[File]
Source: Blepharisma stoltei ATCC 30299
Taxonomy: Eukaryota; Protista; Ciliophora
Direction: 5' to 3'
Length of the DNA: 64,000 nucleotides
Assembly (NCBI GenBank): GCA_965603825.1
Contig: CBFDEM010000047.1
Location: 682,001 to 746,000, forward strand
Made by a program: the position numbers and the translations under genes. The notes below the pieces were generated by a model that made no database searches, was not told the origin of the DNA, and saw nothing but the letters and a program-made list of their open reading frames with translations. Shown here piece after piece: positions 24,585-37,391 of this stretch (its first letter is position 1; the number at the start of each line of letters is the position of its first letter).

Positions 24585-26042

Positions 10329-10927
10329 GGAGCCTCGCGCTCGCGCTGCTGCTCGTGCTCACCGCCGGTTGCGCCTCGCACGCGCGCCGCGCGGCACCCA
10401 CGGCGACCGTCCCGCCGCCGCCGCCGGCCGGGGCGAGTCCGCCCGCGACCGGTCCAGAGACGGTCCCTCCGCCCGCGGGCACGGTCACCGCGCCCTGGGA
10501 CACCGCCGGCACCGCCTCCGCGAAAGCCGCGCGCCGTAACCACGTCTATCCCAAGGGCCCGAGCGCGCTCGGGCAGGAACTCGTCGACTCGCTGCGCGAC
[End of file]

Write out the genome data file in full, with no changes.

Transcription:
Source: Blepharisma stoltei ATCC 30299
Taxonomy: Eukaryota; Protista; Ciliophora
Direction: 5' to 3'
Length of the DNA: 64,000 nucleotides
Assembly (NCBI GenBank): GCA_965603825.1
Contig: CBFDEM010000047.1
Location: 682,001 to 746,000, forward strand
Made by a program: the position numbers and the translations under genes. The notes below the pieces were generated by a model that made no database searches, was not told the origin of the DNA, and saw nothing but the letters and a program-made list of their open reading frames with translations. Shown here piece after piece: positions 24,585-37,391 of this stretch (its first letter is position 1; the number at the start of each line of letters is the position of its first letter).

Positions 24585-26042

Positions 10329-10927
10329 GGAGCCTCGCGCTCGCGCTGCTGCTCGTGCTCACCGCCGGTTGCGCCTCGCACGCGCGCCGCGCGGCACCCA
10401 CGGCGACCGTCCCGCCGCCGCCGCCGGCCGGGGCGAGTCCGCCCGCGACCGGTCCAGAGACGGTCCCTCCGCCCGCGGGCACGGTCACCGCGCCCTGGGA
10501 CACCGCCGGCACCGCCTCCGCGAAAGCCGCGCGCCGTAACCACGTCTATCCCAAGGGCCCGAGCGCGCTCGGGCAGGAACTCGTCGACTCGCTGCGCGAC